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Minor hockey teammates reunite in Kemptville

Hunter Brazier and Chase Lammi will suit up for the Kemptville 73's in the CCHL this season
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After just one season apart, former Sudbury Minor Midget Wolves teammates Chase Lammi and Hunter Brazier are back together with the Kemptville 73's for the 2019-20 season. (File)

Hunter Brazier and Chase Lammi are back together again.

After playing as linemates for almost the entirety of the 2017-18 hockey season as members of the Sudbury Minor Midget Wolves, the local 2002 birthdates went their separate ways, sort of, last year.

Both ended up suiting up in the NOJHL, Brazier as a member of the French River Rapids (24G/17A), Lammi with the Espanola Express (12G/22A). And within one week of each other, at the end of June, both were traded to the Kemptville 73's of the CCHL (Central Canada Hockey League).

"I think having Hunter there will help me with moving away from home," said Lammi. "We're billeting together. I think it will help having a buddy there, making it more comfortable that first week, before we meet the new players and get to know the whole team. I grew up playing hockey with him all my life, so it will be nice having him around."

Though the pair might possess somewhat contrasting skill sets on the ice, the reality is that both are smooth-skating forwards and both were looking for very specific opportunities by signing on with NOJHL teams that were unlikely to top the standings last year.

"I wanted to go to a team where I knew that I would get ice time, where I knew I would be able to develop," said Brazier, a ninth round pick of the Oshawa Generals in 2018, who has decided not to return for a second OHL training camp, focusing his attention entirely on the NCAA/OUA university alternative.

"I didn't want to go to a team where my minutes would get cut down, and I'm not on the PK, not on the power play. I wanted to go to a team where I knew I would be able to fight for some ice time."

Just 17 years old and still eligible for midget hockey this year, Brazier noted a much greater attention to detail in making the jump from minor hockey to the junior-aged loop. 

"What I found out is that you've got to be more patient with the puck," said the long-time member of the Nickel City Sons.

"I learned that throughout the year. You have to make the right play, every single time, instead of rushing the pass or turning it over. In the defensive zone, for instance, you just want to get the puck out, chip it out to the neutral, so that you can reset - but you don't want the icing. That's huge. You don't want to turn over the puck at the blue lines. You learn that in junior a lot."

Though the Rapids won just 14 of 56 games, Brazier did manage to finish fourth in team scoring, just four points back of Sudbury Wolves' prospect and Thunder Bay native Levi Siau.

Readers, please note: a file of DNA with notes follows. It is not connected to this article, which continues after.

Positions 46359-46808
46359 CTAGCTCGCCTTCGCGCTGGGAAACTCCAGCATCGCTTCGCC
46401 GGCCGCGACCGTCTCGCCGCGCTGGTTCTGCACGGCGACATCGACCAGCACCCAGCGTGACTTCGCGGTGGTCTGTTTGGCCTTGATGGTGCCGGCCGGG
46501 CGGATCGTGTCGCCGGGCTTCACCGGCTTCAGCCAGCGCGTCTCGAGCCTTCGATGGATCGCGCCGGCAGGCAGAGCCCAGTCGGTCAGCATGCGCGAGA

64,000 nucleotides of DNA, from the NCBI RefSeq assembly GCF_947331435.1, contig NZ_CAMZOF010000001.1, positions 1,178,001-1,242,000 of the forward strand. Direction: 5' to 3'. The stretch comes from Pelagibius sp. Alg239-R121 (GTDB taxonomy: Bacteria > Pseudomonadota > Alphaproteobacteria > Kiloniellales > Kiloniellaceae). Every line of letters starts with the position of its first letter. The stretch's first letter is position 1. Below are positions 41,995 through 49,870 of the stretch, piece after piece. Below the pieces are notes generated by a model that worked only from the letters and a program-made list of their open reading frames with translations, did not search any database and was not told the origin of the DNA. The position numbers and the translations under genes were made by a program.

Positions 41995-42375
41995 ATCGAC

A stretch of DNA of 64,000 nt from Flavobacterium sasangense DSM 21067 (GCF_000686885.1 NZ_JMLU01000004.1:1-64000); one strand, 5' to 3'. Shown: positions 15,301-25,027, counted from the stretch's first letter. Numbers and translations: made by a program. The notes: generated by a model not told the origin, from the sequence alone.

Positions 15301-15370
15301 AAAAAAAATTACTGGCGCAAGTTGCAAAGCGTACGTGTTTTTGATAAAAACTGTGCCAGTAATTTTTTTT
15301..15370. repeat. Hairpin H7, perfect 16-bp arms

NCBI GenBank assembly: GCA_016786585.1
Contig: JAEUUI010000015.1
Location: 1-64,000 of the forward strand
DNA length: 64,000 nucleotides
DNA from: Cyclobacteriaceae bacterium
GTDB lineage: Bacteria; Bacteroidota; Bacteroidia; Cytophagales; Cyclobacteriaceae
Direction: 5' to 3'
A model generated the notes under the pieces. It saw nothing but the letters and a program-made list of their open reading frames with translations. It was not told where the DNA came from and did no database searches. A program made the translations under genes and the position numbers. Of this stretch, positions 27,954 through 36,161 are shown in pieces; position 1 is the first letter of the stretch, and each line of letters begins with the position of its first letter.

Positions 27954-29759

"I was happy with my development," said Brazier. "I feel like my decision-making improved a lot this year."

For Lammi, the Kemptville option had been mentioned for a few months now, almost from the time that he made his verbal commitment to the St. Lawrence Saints (NCAA) in Canton, New York back in February or March.

"I think it's a really good opportunity," he said. "I think we have a young, fast team, which is hopefully an opportunity to get lots of ice time, lots of development. The coach is Jason York, who played in the NHL, so he'll have plenty of things to teach us. And it's close to St. Lawrence, so I'll be able to talk to the coaches there and see what I need to improve on."

Making the move from centre to wing last year with the Express, Lammi is ready, if needed, to shift back this fall. 

"I'm not too sure yet what my role will be," he said. "I might be going back to centre in Kemptville.

"It might mean that I have to play more defensively, be in my own end more often. But I think it's a good thing, for sure. At the next level, wherever they need you to play, you have to play. So if you're able to play any forward position and you're comfortable at it, then that's an advantage you have."

That ability to adapt might also come in handy in a far more general sense, as the lads shift from the NOJHL to the CCHL. 

"The NOJHL is definitely a really big, strong league," said Lammi. "There's a lot of big men in there. As a 16 year old, when you're smaller, you have to battle harder to fight against them. I think this league will be a lot of fast players, so you've got to keep up with the league. I think both leagues have their advantages and disadvantages."

Brazier and Lammi will leave later this week for Kemptville, with the 73's opening their 2019-2020 season on Sept. 6, as the Nepean Raiders pay a visit to the North Grenville Municipal Centre.
 




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